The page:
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WNBA MVP 2022: Breanna Stewart or A’ja Wilson will win award. Who should get it?

Basketball fans are used to heated MVP debates by now. The last two seasons in the NBA have produced an overwhelming amount of discourse about a two-headed MVP race between Nikola Jokic and Joel Embiid, with Jokic winning the award both times. This season in the WNBA is following the same trend. While there are lots of great players around the W, there are only two serious candidates for MVP. The vote couldn’t be closer.

Breanna Stewart and A’ja Wilson are widely considered the two best players in the world. While long-time superstars Diana Taurasi, Candace Parker, and Sylvia Folwes enter the final stages of their careers, Stewart and Wilson are each firmly in their primes. Both already have one MVP award on their resumes, with Stewart’s coming in 2018, and Wilson winning during the bubble season of 2020. There’s a case to be made that each of playing the best ball of their lives this season.

With apologies to Kelsey Plum, Skylar Diggins-Smith, Courtney Vandersloot, and Alyssa Thomas, this year’s MVP award is going to either Stewart or Wilson. Who should get it?

The case for A’ja Wilson as 2022 WNBA MVP

The Aces are in pole position to enter the WNBA playoffs as the No. 1 seed in their first season under head coach Becky Hammon. While Hammon has pushed all the right buttons in the wake of Liz Cambage’s departure from the team (and then the league), the biggest reason for Las Vegas’ success remains Wilson.

Wilson’s case starts with her being the best player on the league’s best team, but it’s also much deeper than that. Wilson has been serious strides on both ends of the floor this year, which is kind of amazing when you consider that she was already a consensus top-three player in the league.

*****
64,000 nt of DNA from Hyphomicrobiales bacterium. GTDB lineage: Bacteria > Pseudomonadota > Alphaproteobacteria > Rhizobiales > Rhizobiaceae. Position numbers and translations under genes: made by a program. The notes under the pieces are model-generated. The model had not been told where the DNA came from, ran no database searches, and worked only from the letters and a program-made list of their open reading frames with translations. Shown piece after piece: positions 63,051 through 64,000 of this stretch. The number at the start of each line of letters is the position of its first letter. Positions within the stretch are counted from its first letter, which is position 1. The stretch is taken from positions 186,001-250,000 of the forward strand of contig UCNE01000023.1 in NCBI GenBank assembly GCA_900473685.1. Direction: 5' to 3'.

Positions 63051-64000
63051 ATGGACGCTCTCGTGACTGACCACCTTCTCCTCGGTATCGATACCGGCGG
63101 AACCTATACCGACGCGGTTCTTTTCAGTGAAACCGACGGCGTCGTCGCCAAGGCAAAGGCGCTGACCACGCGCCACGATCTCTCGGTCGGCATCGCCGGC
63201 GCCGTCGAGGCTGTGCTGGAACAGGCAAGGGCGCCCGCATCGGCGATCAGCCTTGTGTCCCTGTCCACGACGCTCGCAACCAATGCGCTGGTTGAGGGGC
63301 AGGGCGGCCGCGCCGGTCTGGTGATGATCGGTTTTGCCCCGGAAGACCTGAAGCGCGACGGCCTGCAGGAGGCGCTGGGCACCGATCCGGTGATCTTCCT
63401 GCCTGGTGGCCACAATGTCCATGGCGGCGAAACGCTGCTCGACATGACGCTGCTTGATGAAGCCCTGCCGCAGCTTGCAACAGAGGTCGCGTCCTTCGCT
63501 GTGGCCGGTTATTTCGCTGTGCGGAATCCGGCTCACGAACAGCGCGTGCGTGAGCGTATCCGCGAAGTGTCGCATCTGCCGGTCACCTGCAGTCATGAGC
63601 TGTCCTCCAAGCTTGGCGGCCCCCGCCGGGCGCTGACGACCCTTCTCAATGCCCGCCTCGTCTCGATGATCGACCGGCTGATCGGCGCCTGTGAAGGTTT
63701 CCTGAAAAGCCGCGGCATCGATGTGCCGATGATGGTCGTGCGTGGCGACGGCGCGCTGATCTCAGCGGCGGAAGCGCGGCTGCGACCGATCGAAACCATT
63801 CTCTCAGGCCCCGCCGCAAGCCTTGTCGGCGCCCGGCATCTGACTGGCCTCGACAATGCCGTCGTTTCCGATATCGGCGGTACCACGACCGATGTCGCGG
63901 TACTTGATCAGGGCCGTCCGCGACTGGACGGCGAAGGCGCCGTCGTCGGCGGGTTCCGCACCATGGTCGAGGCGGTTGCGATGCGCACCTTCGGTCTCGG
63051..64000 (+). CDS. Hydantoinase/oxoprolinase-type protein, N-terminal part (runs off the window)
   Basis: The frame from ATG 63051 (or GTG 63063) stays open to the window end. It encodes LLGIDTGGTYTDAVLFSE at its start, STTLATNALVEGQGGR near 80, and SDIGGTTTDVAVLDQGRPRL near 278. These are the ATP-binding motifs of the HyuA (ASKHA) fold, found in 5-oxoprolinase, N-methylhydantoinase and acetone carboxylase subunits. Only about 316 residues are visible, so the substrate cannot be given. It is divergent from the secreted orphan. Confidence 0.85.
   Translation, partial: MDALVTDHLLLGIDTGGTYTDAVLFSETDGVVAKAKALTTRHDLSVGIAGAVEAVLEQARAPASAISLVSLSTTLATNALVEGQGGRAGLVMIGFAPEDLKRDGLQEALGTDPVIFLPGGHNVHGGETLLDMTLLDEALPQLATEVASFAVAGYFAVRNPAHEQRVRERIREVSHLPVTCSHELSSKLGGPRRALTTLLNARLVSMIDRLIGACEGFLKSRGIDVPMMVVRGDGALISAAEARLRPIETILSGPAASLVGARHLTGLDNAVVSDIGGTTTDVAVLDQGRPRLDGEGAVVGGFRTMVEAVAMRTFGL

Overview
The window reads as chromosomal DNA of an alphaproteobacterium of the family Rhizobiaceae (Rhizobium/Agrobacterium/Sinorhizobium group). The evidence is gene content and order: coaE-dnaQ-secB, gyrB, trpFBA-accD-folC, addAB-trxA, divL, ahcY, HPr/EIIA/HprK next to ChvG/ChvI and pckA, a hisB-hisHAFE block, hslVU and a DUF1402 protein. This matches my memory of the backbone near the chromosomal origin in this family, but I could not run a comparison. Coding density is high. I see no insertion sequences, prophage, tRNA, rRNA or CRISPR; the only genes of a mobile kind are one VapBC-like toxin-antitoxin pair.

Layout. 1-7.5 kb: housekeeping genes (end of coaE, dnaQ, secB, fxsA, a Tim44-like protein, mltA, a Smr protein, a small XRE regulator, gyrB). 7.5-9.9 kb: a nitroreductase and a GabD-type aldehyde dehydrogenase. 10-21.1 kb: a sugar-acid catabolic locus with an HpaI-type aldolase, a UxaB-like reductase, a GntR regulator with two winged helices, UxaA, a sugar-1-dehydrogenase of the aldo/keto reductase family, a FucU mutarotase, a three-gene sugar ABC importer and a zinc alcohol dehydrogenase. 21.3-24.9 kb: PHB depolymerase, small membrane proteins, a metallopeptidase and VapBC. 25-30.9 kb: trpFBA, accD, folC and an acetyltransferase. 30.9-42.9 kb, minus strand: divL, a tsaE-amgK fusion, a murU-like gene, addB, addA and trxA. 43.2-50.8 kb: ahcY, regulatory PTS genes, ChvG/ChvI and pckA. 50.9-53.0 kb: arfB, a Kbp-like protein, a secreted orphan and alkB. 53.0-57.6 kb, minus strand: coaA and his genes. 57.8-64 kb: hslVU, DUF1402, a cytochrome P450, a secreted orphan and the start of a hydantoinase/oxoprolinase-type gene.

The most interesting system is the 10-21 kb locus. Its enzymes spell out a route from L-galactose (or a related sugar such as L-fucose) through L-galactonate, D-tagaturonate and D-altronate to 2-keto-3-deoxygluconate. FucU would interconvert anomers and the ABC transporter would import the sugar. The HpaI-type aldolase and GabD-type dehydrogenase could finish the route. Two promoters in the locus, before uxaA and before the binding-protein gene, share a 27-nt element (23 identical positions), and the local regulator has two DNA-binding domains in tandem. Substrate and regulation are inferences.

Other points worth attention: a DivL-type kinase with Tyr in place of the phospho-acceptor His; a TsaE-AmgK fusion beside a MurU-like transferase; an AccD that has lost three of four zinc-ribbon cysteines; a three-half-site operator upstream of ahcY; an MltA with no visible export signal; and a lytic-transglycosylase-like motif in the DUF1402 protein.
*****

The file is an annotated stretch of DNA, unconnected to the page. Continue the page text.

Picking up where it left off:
Offensively, Wilson’s big improvement has come as an outside shooter. Former coach Bill Laimbeer wouldn’t let her take threes: she attempted only two shots behind the arc in her first four WNBA seasons. This year, Wilson is 30-of-81 from deep, good for an extremely respectable 37 percent. The extra space she’s brought to the Aces’ offense has allowed Vegas guards Plum and Jackie Young to each enjoy the best seasons of their careers. Wilson already could handle the ball like a guard. Now that she can shoot like one, her offense is almost unstoppable. She is second in the league by averaging 32.4 points per 100 possessions, and she’s making a career-best 52.1 percent of her two-pointers. Basically, Wilson has learned to stretch out the opposing defense while also getting more efficient all over the floor. Her 58.1 percent true shooting is also a career high.

Wilson has also taken a big step up defensively as she’s slid from the four to the five after Cambage’s departure. She’s posted a career-bests in defensive rebound rate (27.7 percent, a four-point jump from her previous high), steal rate (2.4 percent, up from 1.4 percent), and block rate (5.9 percent, up from 5.4 percent). Wilson is so big and fast that she has a knack for breaking into the passing lanes, pushing the ball downcourt, and finishing with a layup at other end. Having a center with her ranginess is a major advantage for Vegas.